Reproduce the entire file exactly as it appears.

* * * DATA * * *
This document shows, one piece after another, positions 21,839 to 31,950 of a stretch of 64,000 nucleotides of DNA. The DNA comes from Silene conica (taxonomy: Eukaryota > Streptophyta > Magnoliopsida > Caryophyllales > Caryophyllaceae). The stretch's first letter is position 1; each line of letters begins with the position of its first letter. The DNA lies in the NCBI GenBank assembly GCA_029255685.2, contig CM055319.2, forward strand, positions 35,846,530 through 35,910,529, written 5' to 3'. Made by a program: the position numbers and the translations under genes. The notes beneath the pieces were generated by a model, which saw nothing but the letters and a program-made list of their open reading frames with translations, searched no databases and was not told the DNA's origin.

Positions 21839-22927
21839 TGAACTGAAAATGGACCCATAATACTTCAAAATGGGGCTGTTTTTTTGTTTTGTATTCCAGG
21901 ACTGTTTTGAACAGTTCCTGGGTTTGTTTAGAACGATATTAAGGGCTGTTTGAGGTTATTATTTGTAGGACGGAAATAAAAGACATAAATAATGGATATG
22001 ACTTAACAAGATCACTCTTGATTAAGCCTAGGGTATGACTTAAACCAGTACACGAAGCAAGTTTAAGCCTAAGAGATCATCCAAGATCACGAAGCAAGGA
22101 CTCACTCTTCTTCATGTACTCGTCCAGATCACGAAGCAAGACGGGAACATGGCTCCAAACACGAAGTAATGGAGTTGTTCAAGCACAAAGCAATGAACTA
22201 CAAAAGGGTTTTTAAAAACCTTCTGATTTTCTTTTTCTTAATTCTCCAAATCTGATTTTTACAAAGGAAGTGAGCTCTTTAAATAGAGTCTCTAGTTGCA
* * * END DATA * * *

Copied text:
This document shows, one piece after another, positions 21,839 to 31,950 of a stretch of 64,000 nucleotides of DNA. The DNA comes from Silene conica (taxonomy: Eukaryota > Streptophyta > Magnoliopsida > Caryophyllales > Caryophyllaceae). The stretch's first letter is position 1; each line of letters begins with the position of its first letter. The DNA lies in the NCBI GenBank assembly GCA_029255685.2, contig CM055319.2, forward strand, positions 35,846,530 through 35,910,529, written 5' to 3'. Made by a program: the position numbers and the translations under genes. The notes beneath the pieces were generated by a model, which saw nothing but the letters and a program-made list of their open reading frames with translations, searched no databases and was not told the DNA's origin.

Positions 21839-22927
21839 TGAACTGAAAATGGACCCATAATACTTCAAAATGGGGCTGTTTTTTTGTTTTGTATTCCAGG
21901 ACTGTTTTGAACAGTTCCTGGGTTTGTTTAGAACGATATTAAGGGCTGTTTGAGGTTATTATTTGTAGGACGGAAATAAAAGACATAAATAATGGATATG
22001 ACTTAACAAGATCACTCTTGATTAAGCCTAGGGTATGACTTAAACCAGTACACGAAGCAAGTTTAAGCCTAAGAGATCATCCAAGATCACGAAGCAAGGA
22101 CTCACTCTTCTTCATGTACTCGTCCAGATCACGAAGCAAGACGGGAACATGGCTCCAAACACGAAGTAATGGAGTTGTTCAAGCACAAAGCAATGAACTA
22201 CAAAAGGGTTTTTAAAAACCTTCTGATTTTCTTTTTCTTAATTCTCCAAATCTGATTTTTACAAAGGAAGTGAGCTCTTTAAATAGAGTCTCTAGTTGCA